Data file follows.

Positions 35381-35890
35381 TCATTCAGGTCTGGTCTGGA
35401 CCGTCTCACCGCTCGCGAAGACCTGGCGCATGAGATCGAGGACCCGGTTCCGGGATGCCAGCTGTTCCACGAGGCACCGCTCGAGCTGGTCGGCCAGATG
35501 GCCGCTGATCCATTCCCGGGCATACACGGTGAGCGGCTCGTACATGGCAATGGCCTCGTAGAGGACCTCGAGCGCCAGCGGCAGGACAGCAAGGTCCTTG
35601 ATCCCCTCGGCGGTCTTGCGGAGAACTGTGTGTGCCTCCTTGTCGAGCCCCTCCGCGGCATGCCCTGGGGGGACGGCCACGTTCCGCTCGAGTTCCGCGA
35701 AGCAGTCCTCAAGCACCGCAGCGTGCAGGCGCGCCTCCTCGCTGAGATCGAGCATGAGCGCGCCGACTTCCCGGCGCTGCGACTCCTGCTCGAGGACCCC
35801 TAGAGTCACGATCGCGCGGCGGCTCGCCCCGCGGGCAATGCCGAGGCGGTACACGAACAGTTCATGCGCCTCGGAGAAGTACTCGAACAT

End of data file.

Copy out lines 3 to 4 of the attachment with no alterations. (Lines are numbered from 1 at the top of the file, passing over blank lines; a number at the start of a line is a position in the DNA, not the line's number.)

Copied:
35401 CCGTCTCACCGCTCGCGAAGACCTGGCGCATGAGATCGAGGACCCGGTTCCGGGATGCCAGCTGTTCCACGAGGCACCGCTCGAGCTGGTCGGCCAGATG
35501 GCCGCTGATCCATTCCCGGGCATACACGGTGAGCGGCTCGTACATGGCAATGGCCTCGTAGAGGACCTCGAGCGCCAGCGGCAGGACAGCAAGGTCCTTG